'She Thrives': Dimock Center's Dr. Myechia Minter-Jordan - NECN
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'She Thrives': Dimock Center's Dr. Myechia Minter-Jordan

Learn about Dr. Myechia Minter-Jordan as part of NBC10 Boston's "She Thrives: Black Women Making History in Boston" series this Black History Month

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    'She Thrives': Dr. Myechia Minter-Jordan

    She's not your average president and CEO, but the Dimock Center's Dr. Myechia Minter-Jordan does it all as she leads Boston's second largest health center and Roxbury's largest employer.

    (Published Wednesday, Feb. 6, 2019)

    She's not your average president and CEO, but the Dimock Center's Dr. Myechia Minter-Jordan does it all as she leads Boston's second largest health center and Roxbury's largest employer.

    Jordan's leadership at the Dimock Center, a nine-acre community hospital campus in Boston's Roxbury neighborhood, has resulted in opening an innovative residential drug treatment facility, even as she finds the time to play with preschool students on the hospital campus.

    "We save over 3,000 lives each year," she told NBC10 Boston.

    One of the lives saved is Jordan's recovery specialist, Malik Hall, a former heroin and cocaine addict who found long-term treatment at Dimock himself.

    4 Questions With Dr. Myechia Minter-Jordan

    [NECN]4 Questions With Dr. Myechia Minter-Jordan

    Dr. Myechia Minter-Jordan, CEO of the Dimock Center, talks about the black leaders that inspire her, shares what drives her to give back to the community, reveals the personal challenges she faced to get where she is today and divulges how she manages stress with her demanding job.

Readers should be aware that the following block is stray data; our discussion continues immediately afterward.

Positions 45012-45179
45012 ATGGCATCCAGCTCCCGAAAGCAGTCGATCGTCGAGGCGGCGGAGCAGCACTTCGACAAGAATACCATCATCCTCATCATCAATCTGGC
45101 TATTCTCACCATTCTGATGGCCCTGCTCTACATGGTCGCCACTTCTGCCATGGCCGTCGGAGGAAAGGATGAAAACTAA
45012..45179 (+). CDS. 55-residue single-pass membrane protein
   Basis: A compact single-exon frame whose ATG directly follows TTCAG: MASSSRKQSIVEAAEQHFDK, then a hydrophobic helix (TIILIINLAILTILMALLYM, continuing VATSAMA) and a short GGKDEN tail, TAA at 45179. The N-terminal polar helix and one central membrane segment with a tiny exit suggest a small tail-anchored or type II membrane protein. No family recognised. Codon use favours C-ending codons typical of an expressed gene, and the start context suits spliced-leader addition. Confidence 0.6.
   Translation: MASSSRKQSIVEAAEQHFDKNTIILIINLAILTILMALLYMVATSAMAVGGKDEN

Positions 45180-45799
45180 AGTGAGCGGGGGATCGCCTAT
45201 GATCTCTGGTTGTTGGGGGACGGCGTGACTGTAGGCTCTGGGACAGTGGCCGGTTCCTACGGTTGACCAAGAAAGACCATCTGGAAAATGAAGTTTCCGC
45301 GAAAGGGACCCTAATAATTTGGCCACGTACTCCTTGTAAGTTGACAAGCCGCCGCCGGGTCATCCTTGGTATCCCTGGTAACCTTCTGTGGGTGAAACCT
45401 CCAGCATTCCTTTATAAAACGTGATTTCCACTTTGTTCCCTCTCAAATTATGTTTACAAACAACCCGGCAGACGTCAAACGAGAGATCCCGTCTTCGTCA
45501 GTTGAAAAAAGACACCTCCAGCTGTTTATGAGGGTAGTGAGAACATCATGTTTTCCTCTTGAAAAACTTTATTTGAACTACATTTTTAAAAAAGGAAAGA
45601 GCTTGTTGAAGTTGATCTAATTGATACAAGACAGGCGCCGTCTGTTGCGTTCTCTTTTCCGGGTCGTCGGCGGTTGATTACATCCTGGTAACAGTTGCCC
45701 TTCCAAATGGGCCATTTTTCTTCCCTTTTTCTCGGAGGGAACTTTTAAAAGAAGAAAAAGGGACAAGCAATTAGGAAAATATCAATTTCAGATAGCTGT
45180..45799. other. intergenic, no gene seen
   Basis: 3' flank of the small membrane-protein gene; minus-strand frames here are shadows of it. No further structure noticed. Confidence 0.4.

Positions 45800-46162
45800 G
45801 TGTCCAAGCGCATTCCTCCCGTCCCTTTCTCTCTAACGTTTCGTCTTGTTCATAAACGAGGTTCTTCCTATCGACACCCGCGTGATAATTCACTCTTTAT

(Published Wednesday, Feb. 6, 2019)

    "I love Dimock as well," he said. "They stuck with me. They understood what I was going through."

    Jordan, who has a medical degree and an MBA, has launched a holistic approach to caring for the 19,000 patients a year who hail from Boston's Mattapan, Dorchester, South End and Roxbury neighborhoods and beyond, providing everything from medical, dental, vision and mental health care, to food banks and even housing.

    "I don't care who you are, I'm going to make sure you get the same level of health care," Jordan said. "I don't care if you are the VIP to the person coming in off the street."

    It was back in 2007, pregnant with her second daughter, when Jordan and her husband, a special education teacher, agreed to move their young family to Boston from Maryland.

    Jordan admits she was nervous about living in Boston due to the city's past issues with race.

    "I went to Brown [University], undergrad and medical school, so I lived in Rhode Island and had come up to Boston and felt like I didn't know where the African American community was," she said. "And part of what helped us make the decision to move was that we knew that Governor [Deval] Patrick was coming into office. So for us it was like, 'OK, there is a change happening there, there is a change afoot.'"

    Jordan first wowed Boston as Dimock's chief medical officer, eventually leading to her appointment as president and CEO. Now Jordan and her staff are getting national recognition for fundraisers such as the "Steppin' Out for Dimock" gala and neighborhood partnerships such as the fifth annual 5K Walk/Run.

    However, Jordan doesn't want to be called a trailblazer.

    "I don't want to be put on a pedestal," she said. "I just want to do work."

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